An Oxford University student who stabbed her lover could be kicked out of the university, despite a judge suggesting she could avoid prison.
Lavinia Woodward, a 24-year-old medical student, admitted knifing paramour Thomas Fairclough in a fury.
She also punched him and hurled pieces of glass at him after an argument in her rooms at Christ Church, one of Oxford’s most prestigious colleges, turned violent.
Woodward confessed to the attack in court – but many were shocked when the judge of the case said he may decide not to send her to prison.
Ian Pringle QC described her as “extraordinary” and “able” and said prison could be “too severe” for her, because it would ruin her dream of becoming a heart surgeon.
As Heat Street reported, victims’ rights advocates complained that the prospect of a violent abuser being allowed to walk free was unjust.
Some suggested there was a double standard at play, and that such leniency would not be shown to a man who had stabbed his girlfriend.
However, it emerged this weekend that Woodward’s career could come to a screeching halt anyway – as Oxford could expel her regardless of her punishment.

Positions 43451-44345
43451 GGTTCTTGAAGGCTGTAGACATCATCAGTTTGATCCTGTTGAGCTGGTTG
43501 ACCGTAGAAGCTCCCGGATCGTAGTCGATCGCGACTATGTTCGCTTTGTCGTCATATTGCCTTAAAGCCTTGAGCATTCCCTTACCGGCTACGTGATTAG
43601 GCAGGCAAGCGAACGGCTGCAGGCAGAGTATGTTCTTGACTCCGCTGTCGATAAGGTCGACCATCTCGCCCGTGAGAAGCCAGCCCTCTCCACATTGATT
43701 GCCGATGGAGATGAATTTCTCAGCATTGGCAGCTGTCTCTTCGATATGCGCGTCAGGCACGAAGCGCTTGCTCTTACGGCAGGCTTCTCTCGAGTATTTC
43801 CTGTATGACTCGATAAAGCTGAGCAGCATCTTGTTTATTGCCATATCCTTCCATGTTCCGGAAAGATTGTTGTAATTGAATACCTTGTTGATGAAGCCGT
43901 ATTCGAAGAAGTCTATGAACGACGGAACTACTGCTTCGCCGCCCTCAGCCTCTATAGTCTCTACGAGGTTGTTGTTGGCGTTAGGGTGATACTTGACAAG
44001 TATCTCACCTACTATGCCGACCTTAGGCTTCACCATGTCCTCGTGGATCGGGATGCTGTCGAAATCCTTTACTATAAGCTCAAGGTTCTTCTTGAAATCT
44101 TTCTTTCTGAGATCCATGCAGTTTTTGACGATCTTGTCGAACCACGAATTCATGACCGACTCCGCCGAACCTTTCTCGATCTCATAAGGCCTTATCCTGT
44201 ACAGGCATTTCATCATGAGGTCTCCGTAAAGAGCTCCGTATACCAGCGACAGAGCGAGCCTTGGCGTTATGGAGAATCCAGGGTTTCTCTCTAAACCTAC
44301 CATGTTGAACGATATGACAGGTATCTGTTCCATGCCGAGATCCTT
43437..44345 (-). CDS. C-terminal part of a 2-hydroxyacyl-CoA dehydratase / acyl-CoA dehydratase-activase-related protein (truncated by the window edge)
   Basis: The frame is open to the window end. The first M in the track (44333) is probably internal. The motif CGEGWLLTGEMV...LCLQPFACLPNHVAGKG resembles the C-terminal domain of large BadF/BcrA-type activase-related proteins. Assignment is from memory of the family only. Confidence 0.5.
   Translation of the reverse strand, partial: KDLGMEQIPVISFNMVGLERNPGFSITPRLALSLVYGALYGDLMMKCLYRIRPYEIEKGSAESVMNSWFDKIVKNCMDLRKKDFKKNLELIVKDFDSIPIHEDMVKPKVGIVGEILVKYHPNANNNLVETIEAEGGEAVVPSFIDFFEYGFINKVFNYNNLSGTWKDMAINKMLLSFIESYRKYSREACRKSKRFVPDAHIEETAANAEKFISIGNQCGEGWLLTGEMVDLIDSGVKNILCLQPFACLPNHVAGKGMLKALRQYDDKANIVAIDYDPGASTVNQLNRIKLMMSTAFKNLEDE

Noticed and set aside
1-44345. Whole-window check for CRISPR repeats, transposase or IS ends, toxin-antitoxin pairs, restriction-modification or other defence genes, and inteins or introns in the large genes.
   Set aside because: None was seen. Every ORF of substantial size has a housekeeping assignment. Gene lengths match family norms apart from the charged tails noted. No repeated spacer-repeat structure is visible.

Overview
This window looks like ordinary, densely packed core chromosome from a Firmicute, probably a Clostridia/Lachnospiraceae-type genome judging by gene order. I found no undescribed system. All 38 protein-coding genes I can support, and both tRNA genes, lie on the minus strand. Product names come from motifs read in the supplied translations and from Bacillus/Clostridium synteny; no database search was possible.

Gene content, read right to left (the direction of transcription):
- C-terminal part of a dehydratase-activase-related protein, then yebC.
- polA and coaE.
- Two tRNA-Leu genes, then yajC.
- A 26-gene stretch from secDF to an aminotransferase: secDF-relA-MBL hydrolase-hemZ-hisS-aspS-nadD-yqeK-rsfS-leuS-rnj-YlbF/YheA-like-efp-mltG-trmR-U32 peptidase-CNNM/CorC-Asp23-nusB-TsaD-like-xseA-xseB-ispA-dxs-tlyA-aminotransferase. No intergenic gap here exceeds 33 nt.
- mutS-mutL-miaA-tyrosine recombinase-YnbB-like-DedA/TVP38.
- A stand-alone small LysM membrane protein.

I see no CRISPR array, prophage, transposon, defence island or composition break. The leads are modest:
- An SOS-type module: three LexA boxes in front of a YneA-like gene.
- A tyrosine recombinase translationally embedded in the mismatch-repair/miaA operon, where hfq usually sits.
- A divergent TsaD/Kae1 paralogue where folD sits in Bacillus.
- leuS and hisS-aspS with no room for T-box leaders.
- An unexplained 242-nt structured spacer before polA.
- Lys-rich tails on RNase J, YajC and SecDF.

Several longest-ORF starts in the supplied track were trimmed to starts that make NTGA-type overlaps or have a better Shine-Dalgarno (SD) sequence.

A spokesman for Christ Church told the Sunday Times that it would make its own decision about her future, regardless of judge’s decision.
He warned that Woodward’s actions had been “extremely serious”, while the newspaper reporters that she was already on a final warning after previous trouble with illegal drugs.
Without a path to continue her studies at Oxford – and with the court case hanging over her – Woodward could struggle to qualify as a doctor anywhere else.
Elite universities have been kind to criminal students before, and let them continue their studies.
Charlie Gilmour, the son of Pink Floyd guitarist David Gilmour, was jailed for violent disorder after taking part in a student protest which saw him defile a war memorial by swinging from a Union Flag attached to it.
Despite this, Girton College, Cambridge, let him come back and finish his degree.